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Old Tue Nov 23, 2004, 04:07pm
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I used to live in New Orleans and I was wondering if they had made the move to 3-whistle mechanics.

So I looked on their state website for a manual. This is what I found -- doesn't it seem to be about 10-15 years old considering some of the mechanics in the document? Do they REALLY work this way?

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Old Tue Nov 23, 2004, 04:27pm
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Yup, that's how they do it to this day. I was a certified official in Shreveport before I moved up to Illinois about three years ago. Mac Chauvin of the LHSAA doesn't think that the majority of the officials down there can make rotations work so they took all the guesswork out and made Center alway opposite the table.

They do things differently down there. They require their certified officials to pass the part 2 test closed book with a 90% or better or they get knocked down to approved for a year.

I will say that a majority of the larger schools had refs that did college games too and those refs normally used rotations.
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Old Tue Nov 23, 2004, 08:40pm
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Hey, Hey, Hey... Enough with the Louisiana :-p, but this is how we do it down here.
Brandan M. Trahan
Lafayette, LA
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Old Tue Nov 23, 2004, 09:43pm
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We did 3 whistle this way when I lived in Lousyanna for many years.
Mack was indeed afraid of pushing the officials much more as so many associations rarely got to work 3 whistle.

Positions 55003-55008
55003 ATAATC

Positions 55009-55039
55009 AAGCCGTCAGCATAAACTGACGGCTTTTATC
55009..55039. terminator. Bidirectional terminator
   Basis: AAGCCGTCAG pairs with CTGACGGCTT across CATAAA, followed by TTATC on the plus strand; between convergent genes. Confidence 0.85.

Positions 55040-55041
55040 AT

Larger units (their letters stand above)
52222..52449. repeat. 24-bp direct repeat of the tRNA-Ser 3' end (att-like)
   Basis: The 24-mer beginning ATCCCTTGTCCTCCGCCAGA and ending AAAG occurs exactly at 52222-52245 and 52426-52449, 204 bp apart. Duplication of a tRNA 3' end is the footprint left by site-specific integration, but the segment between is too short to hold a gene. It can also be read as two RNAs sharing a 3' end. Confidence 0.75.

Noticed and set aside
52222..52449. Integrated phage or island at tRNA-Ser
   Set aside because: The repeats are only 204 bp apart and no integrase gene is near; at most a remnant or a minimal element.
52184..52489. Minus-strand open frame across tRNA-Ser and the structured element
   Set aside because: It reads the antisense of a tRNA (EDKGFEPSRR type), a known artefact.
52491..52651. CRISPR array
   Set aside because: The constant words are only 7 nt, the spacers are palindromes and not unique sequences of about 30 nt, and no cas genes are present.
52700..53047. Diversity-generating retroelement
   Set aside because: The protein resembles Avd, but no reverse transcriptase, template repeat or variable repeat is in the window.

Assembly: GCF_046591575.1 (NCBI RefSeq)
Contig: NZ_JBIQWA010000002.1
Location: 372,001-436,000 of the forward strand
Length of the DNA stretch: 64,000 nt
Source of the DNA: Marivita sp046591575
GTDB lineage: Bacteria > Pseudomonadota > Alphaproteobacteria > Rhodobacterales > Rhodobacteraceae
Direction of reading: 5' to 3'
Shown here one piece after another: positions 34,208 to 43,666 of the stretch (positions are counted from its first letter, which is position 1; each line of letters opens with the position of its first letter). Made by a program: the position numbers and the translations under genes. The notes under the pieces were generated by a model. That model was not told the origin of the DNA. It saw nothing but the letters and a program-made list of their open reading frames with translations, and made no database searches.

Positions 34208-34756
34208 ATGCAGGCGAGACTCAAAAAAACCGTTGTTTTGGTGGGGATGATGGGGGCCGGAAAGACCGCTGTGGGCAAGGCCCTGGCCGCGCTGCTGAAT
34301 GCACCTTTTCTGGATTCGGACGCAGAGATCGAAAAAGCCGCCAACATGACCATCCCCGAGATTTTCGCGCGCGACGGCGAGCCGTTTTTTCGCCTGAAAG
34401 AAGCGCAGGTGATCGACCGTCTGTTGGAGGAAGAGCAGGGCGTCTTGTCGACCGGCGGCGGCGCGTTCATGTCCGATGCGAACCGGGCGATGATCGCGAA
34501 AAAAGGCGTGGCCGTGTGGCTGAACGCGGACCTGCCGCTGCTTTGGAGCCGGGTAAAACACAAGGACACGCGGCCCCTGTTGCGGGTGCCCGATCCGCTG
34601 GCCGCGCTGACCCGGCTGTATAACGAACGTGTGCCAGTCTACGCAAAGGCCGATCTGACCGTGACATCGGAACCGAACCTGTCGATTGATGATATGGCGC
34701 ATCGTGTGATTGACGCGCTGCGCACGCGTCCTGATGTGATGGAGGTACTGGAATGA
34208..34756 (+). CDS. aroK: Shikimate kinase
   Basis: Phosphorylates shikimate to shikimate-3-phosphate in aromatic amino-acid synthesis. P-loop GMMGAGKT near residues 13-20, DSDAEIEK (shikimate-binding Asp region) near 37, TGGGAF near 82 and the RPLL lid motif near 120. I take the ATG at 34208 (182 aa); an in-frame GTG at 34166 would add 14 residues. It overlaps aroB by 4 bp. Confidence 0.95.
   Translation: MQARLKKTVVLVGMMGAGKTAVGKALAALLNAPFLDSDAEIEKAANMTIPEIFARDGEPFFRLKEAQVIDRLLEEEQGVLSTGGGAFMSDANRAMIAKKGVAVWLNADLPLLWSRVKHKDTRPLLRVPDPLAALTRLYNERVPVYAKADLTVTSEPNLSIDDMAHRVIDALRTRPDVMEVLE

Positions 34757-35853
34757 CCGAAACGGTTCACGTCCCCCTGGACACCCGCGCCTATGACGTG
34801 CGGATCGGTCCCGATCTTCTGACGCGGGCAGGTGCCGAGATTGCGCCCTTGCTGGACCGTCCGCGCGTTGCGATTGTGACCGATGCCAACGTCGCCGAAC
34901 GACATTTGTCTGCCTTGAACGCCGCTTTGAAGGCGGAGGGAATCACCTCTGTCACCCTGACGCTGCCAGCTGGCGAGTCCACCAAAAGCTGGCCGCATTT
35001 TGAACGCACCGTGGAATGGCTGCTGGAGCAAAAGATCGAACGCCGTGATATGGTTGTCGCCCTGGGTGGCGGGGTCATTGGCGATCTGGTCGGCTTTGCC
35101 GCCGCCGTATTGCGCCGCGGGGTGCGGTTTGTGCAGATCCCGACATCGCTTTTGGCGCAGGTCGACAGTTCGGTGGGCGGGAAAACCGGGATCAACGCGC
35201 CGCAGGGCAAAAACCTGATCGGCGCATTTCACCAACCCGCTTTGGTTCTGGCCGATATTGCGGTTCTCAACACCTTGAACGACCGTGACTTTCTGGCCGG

The only thing I have to say about it is,,,,,,,,,,if you get tired of running, call a foul and you are in the rocking chair for a while.
NOW, I would have never done that. hehehe
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Old Wed Nov 24, 2004, 01:49am
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The center official is always positioned across the court from the scorers' table working in the general area of the
free throw line extended. On rare occasions, when play dictates, work the trail position on the side of the court but resume
normal position as soon as possible. The trail official will always be on the same side of the court as the scorers' table and must
never be out of position on the fast break. A change must be made from trail position to lead position in an instant should a
quick turnover take place. The lead official should move along the entire end line working 4 to 6 feet off the line so that he or
she assumes the most advantageous position to cover any play.

Very bizarre!!!

But there's more than just that. The very first page has a diagram showing the officials positions for pregame warmup. It has the U1 and U2 reversed from the NFHS diagram on page 17 of the Officials Manual. So in LA the U1 watches the visiting team warmup. ???
Although, the text does say that the U1 should inspect the home team, so maybe just the diagram is incorrect.

"All officials always rotate according to rules and diagrams after each foul"
NFHS calls this dead ball change of positions a switch. Rotation is reserved for the live ball movement which those in LA do not do.

[Edited by Nevadaref on Nov 24th, 2004 at 01:58 AM]
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